Signs of a positive first meeting include:

  • Relaxed body language
  • Relaxed facial expressions
  • Fast tail wagging
  • Upright tails
  • Play bows (a position with the front end down and hind end up, a sign that the dog wants to play)
Signs that the dogs' first interaction isn't going well may include:
  • One dog’s head turning away from the other dog
  • Tense bodies, postures, or jaws
  • Tails held low or in between the legs
  • Hairs standing up along a dog's neck or back
  • Growling or barking

If the dogs aren't getting along well at first, separate them and try again later. A poor first meeting doesn't mean that two dogs will never get along. It just might take a little more time.

In-House Introduction

If the introduction went well in a neutral territory, you're ready for the dogs to move indoors. It's best to take the resident dog out for a walk while the new dog explores the home, as this lets the new dog get used to his or her surroundings without intruding on the other dog's territory. Then, you can bring the resident dog back indoors and have the two meet again. Keep both dogs on their leashes for now so that you can control them while they continue to get to know each other inside the home.

Meeting on the Street

Of course, you won't be able to prepare for every dog meeting. There are plenty of occasions when you'll meet another dog but didn't plan on it — on a walk, a visit to the pet store, or a trip to the vet's office, for instance. Although you can't plan ahead for these situations, knowing how to approach them will make all the difference between a smooth introduction and a rocky meeting.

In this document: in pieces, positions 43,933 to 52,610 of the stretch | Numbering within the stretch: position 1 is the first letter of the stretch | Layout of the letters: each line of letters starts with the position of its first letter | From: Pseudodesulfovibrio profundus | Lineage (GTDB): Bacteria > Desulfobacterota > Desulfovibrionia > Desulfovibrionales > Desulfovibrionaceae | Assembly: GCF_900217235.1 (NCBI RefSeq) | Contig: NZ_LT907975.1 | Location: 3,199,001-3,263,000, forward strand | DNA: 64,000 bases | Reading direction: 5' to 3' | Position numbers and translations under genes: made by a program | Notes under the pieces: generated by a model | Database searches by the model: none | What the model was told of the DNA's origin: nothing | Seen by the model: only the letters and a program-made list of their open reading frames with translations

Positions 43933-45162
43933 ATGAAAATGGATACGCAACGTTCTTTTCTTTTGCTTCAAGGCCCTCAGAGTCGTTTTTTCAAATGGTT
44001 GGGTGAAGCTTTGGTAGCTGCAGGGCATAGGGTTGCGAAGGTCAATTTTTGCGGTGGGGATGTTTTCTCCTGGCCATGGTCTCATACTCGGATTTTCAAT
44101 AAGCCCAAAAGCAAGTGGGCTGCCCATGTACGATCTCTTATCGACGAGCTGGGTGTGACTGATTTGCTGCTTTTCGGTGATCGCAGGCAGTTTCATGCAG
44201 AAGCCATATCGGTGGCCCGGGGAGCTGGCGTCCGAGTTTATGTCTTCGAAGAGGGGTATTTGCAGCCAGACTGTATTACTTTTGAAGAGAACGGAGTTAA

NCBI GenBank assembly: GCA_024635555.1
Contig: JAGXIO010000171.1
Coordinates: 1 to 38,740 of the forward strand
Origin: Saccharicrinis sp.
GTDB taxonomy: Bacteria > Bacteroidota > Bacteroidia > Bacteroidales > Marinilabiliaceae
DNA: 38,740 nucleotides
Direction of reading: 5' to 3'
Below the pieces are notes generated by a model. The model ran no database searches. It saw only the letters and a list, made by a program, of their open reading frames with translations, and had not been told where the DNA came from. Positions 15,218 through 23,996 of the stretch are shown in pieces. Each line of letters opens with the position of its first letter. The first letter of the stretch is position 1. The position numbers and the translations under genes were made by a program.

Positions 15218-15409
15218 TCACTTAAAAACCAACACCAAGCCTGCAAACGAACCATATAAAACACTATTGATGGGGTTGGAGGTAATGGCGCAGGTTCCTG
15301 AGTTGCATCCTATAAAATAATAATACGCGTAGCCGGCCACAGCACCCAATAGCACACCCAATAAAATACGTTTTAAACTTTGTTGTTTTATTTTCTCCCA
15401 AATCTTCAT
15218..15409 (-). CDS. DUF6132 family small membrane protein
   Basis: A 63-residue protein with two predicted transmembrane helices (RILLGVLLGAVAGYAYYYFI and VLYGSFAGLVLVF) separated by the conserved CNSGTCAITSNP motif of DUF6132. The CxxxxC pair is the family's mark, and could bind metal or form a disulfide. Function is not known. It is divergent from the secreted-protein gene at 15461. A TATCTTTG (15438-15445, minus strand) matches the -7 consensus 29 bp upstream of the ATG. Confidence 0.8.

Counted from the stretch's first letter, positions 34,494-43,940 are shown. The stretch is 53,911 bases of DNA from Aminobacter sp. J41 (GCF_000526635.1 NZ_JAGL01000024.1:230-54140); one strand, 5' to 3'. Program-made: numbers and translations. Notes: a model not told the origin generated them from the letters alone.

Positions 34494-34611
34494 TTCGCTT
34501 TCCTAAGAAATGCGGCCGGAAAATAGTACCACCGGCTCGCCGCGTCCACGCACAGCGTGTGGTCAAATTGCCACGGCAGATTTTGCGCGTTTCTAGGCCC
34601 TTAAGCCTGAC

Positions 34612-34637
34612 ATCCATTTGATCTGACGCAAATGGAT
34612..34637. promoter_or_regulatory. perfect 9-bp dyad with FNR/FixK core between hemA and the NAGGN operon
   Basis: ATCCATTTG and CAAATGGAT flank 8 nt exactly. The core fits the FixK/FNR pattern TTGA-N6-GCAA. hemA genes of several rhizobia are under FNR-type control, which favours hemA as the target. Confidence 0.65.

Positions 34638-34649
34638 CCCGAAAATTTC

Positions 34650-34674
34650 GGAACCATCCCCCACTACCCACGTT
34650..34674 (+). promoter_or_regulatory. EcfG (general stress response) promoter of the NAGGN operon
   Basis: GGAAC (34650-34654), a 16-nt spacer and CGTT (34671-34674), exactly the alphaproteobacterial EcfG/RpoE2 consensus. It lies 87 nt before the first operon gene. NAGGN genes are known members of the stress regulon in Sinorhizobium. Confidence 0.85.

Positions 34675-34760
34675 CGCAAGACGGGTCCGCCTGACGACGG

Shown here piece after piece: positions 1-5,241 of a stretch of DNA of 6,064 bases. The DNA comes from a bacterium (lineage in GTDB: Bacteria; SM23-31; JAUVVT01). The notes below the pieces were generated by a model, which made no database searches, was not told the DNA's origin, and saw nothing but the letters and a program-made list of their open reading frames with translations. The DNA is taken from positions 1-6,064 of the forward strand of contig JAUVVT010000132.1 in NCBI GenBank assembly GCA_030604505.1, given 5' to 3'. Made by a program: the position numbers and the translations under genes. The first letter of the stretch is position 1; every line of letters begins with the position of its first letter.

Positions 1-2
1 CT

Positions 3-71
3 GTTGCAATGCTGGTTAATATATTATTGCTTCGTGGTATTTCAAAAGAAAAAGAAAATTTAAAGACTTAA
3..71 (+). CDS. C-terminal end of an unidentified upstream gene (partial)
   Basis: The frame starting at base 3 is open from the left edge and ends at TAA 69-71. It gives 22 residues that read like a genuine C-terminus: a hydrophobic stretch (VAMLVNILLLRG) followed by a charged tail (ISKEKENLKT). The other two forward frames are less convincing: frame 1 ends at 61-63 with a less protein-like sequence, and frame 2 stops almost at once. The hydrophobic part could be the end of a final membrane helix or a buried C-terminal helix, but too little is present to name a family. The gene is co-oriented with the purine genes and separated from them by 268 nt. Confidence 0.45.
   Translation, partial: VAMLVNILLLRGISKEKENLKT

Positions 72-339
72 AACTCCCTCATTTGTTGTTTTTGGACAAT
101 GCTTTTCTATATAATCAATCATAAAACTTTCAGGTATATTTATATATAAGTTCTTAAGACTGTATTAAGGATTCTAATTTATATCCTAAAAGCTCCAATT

First, always ask the other dog parent if it's okay for your dog to greet theirs. Once it's approved by all parties, allow the dogs to sniff each other in greeting, but keep a careful eye on them, and maintain a strong grip on your dog's leash to hold them back if necessary. If either dog gets overly excited, starts growling or barking, or begins baring their teeth, thank the other dog parent and move on.

Dog Relationships Moving Forward

pug lays on brown dog

If you're introducing a new dog to your home and you already have a canine companion, you'll want to maintain healthy, respectful interactions between the two dogs.

Give each dog their own separate spaces for sleeping and eating. Make sure that each dog has their own bed and food bowl. Dogs can learn to share, but supervise your pups closely when they're playing with toys to make sure there's no nipping, snapping, or other aggressive behavior.

When you leave the home, it's always best to keep the two dogs in their own crates or in separate rooms until you're back. This eliminates the chance of any fighting or injury when you're not around, and it gives each dog much needed time alone to regroup and relax. Dogs who spend too much time together can become overstimulated, possibly leading to fighting or other bad behaviors.

Forge New Dog Friendships

When you take things slow, plan ahead, and pay attention to your dogs' body language, you stand the best chance of having two dogs make a good first impression on one another. From there, they can continue getting to know each other safely.

Remember: It may take some time before two dogs warm up to each other. Be patient, and don’t expect the two dogs to become best friends right away. It may take weeks, or even months in some cases, for a pair of dogs to become completely comfortable with one another.

If you're unsure what your dog's behavior means when they're meeting another dog, or if you just can't seem to get your two dogs to like each other, it might be time to enlist the help of a dog trainer. A professional can work on each dog's social skills and help the pair get acclimated to one another safely. Then, the dogs can start to become lifelong canine friends.